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Can I Put a Camera in a Nursing Home Room?

The creation of video cameras for recording and surveilling has changed the world. They allow us to capture life’s most precious moments and enable intelligent security measures in homes, schools, airports, and businesses. Technology like cell phones and webcams have helped nursing home residents keep in touch with family members. Unfortunately, these measures often aren’t enough and have led to countless families questioning if they can install a camera in their loved one’s nursing home room.

Before installing a camera in your loved one’s nursing home room, you should be aware of its permissibility and applicable laws in New York. Is it legal to put a camera in a nursing home room? The following information will discuss important elements to be considered about the use of cameras in nursing homes.

Why Families Want Cameras in Nursing Home Rooms

With a loved one living in a nursing home, many families have various concerns. This is particularly true because they’re unable to visit or speak to their loved ones daily. Whether it’s to watch how their loved one is being cared for or to simply monitor their health, families want to know that their family members are doing okay.

Considering the high rate of abuse and neglect among nursing home residents, families are worried about whether their loved ones are being cared for and attended to at all times. Putting cameras inside a loved one’s nursing home room allows families to observe instances of abuse or mistreatment and can serve as powerful evidence in nursing home abuse cases. However, the installment of cameras raises legal and privacy implications.

Legal Issues with Putting Cameras in Nursing Home Rooms

The problem with putting cameras in nursing home rooms has to do with the Health Insurance Portability and Accountability Act (HIPAA) and several other federal and state privacy laws. HIPAA is intended to protect residents’ information and keep health records confidential. Nursing homes argue that allowing video cameras inside rooms raises privacy concerns for residents and caretakers.

Although HIPAA doesn’t explicitly forbid the use of cameras, some say that cameras breach the privacy of residents or their roommates who may not want to be taped while receiving private care, such as when changing or bathing. New York state laws are incredibly vague around video cameras; however, New York wiretapping laws require one-party consent. Therefore, hidden cameras may get you into trouble without the resident’s, roommate’s, and nursing home’s consent.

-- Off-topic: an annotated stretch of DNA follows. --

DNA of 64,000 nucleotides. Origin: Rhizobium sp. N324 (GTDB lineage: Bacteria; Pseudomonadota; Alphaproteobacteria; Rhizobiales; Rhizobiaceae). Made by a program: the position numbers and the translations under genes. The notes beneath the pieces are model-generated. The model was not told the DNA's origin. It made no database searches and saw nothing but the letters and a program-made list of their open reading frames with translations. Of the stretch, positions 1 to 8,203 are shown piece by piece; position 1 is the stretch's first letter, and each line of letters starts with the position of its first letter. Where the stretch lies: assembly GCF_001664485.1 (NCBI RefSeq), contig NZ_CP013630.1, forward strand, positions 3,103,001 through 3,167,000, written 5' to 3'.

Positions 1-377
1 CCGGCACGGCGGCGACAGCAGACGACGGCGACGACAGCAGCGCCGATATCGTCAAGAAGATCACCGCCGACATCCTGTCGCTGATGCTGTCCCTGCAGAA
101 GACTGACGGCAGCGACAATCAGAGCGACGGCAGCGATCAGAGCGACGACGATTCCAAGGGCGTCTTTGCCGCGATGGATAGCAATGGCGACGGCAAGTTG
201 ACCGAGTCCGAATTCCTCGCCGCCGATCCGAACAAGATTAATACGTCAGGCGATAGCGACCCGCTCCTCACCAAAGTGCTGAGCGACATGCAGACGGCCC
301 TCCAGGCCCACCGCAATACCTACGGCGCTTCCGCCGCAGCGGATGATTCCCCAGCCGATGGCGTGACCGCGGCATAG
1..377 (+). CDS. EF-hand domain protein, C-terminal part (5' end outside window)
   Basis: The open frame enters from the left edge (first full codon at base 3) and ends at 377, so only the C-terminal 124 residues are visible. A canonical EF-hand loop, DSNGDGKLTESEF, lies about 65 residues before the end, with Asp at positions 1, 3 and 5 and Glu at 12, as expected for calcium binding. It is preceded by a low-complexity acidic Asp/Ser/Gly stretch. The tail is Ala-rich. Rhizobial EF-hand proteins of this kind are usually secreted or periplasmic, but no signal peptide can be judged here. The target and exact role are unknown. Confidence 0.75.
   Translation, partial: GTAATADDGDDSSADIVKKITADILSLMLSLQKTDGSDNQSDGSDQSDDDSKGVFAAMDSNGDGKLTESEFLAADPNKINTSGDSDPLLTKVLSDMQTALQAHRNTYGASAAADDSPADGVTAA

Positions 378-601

States That Permit the Use of Cameras in Nursing Home Rooms

Depending on the nursing home facility, some may either ban or permit the use of cameras. Eight states—Illinois, Kansas, Louisiana, Minnesota, New Mexico, Texas, Oklahoma, and Washington—have established laws permitting the installation of cameras. Since New York has no legislation pertaining to video cameras, it’s generally up to a nursing home’s discretion to allow them or not.

Some nursing homes may have restrictions on the types of recording devices they allow, as well as when they can be on and whether consent is required. Due to the large gray area between what’s legal and what’s not, it’d be in your best interest to speak to an attorney who understands nursing home laws for advice about obtaining permission to record video footage.

Seek Justice for Nursing Home Residents in New York City

While the installation of cameras in nursing home rooms is still a topic of considerable debate, one subject not up for discussion is nursing home abuse and neglect. Residents who receive inadequate care may endure life-altering injuries or death. In a setting where care is promised, residents and their families often feel betrayed and appalled by the mistreatment experienced. If you suspect a loved one is abused or neglected in their nursing home, act fast to ensure evidence is conserved.

Reach out to the experienced nursing home abuse lawyers at Dalli & Marino, LLP, to learn how to protect your loved one’s rights and seek justice for wrongdoing and negligence. With over 24 years committed to providing honest legal representation for nursing home residents in New York City, you can trust that our team has the reputation, resources, and expertise to obtain the highest amount of compensation possible. Schedule a free case evaluation today by calling (888) 465-8790 or completing a contact form.

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